What to do if Windows 10 changes resolution by itself
- Deselect the Base Video Option
- Clean Boot Windows
- Roll Back Graphics Card Driver Update
- Reinstall the Graphics Card Driver
- Restore Windows to an Earlier Date
The Windows 10 resolution setting doesn’t usually reconfigure itself. Yet, some users have said that their VDUs’ resolutions change from the default setting whenever they start Windows. After adjusting the display resolution to a higher setting, it then drop downs to a lower resolution after the users restart Windows. It is a somewhat baffling issue that arises for some users.
Why did my Screen Resolution Suddenly Change?
The resolution changing can often be due to incompatible or corrupted graphics card drivers and the Base video option. In addition, conflicting third-party software might adjust the resolution. This is how you can fix the resolution in Windows 10 when it automatically changes.
1. Deselect the Base Video Option
The Base video option starts Windows in a minimal VGA graphics mode. That is certainly an option that can have an impact on your laptop’s or desktop’s resolution. Thus, deselecting the Base video setting is a potential fix for the display resolution. You can deselect the Base video setting as follows.
- Press the Windows key + X to open the Win + X menu in Windows 10.
- Click Run on the menu to open that accessory.
- Enter ‘msconfig’ in Run, and click the OK button.
- Then click the Boot tab on the System Configuration window.
- Deselect the Base video check box.
- Press the Apply button to confirm the new settings.
- Click OK to close the window.
- Restart windows after closing System Configuration.
2. Clean Boot Windows
Conflicting third-party software can also be another factor behind the frequently changing resolution. So a clean boot, which starts Windows without superfluous startup programs and third-party services, might also fix the display resolution. Follow the guidelines below to clean boot Windows 10.
- Open Run with the Windows key + R hotkey.
- Input ‘msconfig’ in Run and click OK to open System Configuration.
- Click the Selective startup radio button on the General tab.
- Deselect the Load startup items check box.
- Select the Load system services and Use original boot configuration options as shown directly below.
- Select the Services tab shown in the snapshot directly below.
- Click the Hide all Microsoft services option.
- Press the Disable all button.
- Select the Apply option, and press the OK button.
- Then select the Restart option on the System Configuration window that opens.
3. Roll Back Graphics Card Driver Update
Some users have fixed variable resolutions in Windows by rolling back graphics card driver updates. So reversing a recent graphics card update might also fix the issue on your desktop or laptop. This is how you can roll back a video card driver update in Win 10.
- Press the Windows key + R to launch Run.
- Then input ‘devmgmt.msc’ in Run and click OK to open Device Manager.
- Double-click Display adapters to expand that category.
- Right-click your video card and select Properties to open the window in the image directly below.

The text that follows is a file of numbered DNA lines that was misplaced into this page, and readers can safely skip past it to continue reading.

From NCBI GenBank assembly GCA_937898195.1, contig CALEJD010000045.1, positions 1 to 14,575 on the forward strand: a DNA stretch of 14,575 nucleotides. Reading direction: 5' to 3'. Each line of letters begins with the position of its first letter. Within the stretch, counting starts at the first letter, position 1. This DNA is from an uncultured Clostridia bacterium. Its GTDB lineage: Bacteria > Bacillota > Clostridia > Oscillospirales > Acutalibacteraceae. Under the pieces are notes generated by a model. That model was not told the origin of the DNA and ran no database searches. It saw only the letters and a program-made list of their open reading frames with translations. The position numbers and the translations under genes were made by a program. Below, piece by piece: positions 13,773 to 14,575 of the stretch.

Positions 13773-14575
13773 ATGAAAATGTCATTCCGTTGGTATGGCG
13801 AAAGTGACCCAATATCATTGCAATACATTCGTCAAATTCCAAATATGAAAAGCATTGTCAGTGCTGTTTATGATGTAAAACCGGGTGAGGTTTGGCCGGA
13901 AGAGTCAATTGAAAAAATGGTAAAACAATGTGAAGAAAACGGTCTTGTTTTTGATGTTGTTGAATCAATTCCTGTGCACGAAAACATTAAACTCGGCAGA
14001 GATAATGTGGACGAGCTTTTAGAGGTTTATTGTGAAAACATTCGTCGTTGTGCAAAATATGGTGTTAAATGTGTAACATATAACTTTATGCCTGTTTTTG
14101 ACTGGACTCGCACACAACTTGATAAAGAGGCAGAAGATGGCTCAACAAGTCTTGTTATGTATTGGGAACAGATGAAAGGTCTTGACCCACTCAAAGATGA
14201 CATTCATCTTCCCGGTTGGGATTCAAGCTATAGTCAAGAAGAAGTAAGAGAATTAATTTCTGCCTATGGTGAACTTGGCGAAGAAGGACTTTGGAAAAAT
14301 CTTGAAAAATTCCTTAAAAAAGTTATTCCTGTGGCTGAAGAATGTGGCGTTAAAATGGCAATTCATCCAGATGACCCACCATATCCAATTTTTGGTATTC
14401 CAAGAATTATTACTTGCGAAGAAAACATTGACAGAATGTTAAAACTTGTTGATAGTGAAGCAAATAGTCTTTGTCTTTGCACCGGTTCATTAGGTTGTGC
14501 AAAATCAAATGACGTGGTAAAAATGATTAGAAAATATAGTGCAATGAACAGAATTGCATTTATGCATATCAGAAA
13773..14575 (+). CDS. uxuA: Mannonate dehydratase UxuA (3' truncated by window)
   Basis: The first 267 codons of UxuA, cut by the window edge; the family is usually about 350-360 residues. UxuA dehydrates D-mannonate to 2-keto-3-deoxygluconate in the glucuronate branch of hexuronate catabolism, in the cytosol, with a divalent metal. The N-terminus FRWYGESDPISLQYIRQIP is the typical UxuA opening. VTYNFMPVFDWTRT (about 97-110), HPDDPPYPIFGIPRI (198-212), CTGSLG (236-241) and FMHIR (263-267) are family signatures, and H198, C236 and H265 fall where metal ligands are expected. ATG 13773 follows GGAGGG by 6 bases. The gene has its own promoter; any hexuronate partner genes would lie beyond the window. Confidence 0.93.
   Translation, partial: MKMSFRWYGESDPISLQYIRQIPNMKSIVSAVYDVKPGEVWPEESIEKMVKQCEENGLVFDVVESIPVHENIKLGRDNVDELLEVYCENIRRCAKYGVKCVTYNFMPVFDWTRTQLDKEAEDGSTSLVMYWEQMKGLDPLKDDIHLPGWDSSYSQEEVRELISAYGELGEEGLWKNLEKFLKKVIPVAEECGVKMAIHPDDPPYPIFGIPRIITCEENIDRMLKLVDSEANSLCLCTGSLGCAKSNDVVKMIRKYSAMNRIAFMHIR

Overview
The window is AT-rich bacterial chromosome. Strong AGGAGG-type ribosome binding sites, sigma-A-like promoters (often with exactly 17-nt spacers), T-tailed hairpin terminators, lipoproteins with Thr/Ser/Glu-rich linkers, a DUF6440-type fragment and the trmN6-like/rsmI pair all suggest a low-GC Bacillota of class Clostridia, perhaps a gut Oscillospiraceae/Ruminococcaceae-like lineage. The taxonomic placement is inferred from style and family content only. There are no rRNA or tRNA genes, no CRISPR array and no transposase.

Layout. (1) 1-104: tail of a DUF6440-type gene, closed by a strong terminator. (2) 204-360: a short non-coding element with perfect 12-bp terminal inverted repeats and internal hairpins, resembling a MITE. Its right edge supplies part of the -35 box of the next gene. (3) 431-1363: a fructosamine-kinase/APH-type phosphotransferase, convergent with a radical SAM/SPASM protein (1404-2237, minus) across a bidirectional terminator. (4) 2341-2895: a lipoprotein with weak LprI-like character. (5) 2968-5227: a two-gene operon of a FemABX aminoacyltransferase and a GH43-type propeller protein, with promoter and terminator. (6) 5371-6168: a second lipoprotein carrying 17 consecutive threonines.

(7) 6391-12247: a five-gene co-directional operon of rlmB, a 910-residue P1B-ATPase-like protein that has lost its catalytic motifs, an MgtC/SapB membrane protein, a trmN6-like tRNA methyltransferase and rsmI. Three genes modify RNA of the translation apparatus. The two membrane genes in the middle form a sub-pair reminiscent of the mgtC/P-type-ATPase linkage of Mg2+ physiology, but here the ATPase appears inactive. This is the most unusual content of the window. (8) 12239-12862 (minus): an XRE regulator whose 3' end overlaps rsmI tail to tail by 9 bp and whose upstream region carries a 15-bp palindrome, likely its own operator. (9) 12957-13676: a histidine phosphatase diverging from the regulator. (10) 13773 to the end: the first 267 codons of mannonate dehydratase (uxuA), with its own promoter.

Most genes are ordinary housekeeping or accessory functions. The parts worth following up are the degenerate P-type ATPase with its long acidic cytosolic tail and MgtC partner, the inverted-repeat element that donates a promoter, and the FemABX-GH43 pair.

- Then press the Roll Back Driver button on the Driver tab .
— RELATED: Fix: Low resolution problems in Windows 10
4. Reinstall the Graphics Card Driver
If the Roll Back Driver button is grayed out, you can still reinstall the video card driver. The graphics card driver might be corrupted, so reinstalling it is another potential fix. This is how you can reinstall a video card driver in Windows.
- Open the Device Manager window.
- Expand the Display adapters category.
- Right-click your video card and select the Uninstall device option.
- Select the Delete the driver software for this device option on the Uninstall Device dialog box.
- Press the Uninstall button.
- Windows will automatically reinstall a video card driver when you restart the desktop or laptop. However, if you prefer, you can still manually download the latest video card driver from the manufacturer’s website and install it as covered in this article.
5. Restore Windows to an Earlier Date
Restoring Windows to a previous date with System Restore will remove third-party software installed after a selected date that might conflict with the display resolution. Rolling Windows 10 back to a restore point might also roll back a video card driver update, which can also fix the changing display resolution. You can roll back Win 10 with System Restore as follows.
- Open Run with the Windows key + R hotkey.
- Input ‘rstrui’ in Run’s text box and press Enter to open System Restore.
- Click the Choose a different restore point radio option, and press the Next button.
- Select the Show more restore points check box so that the window includes all restore points.
- Select a listed restore point, and press the Next button.
- Press the Finish button to confirm your selected restore point and roll back the OS.
Those are some of the fixes users have fixed the display resolution with. In addition to those fixes, turning off the screen saver and fast startup mode might also resolve the issue.
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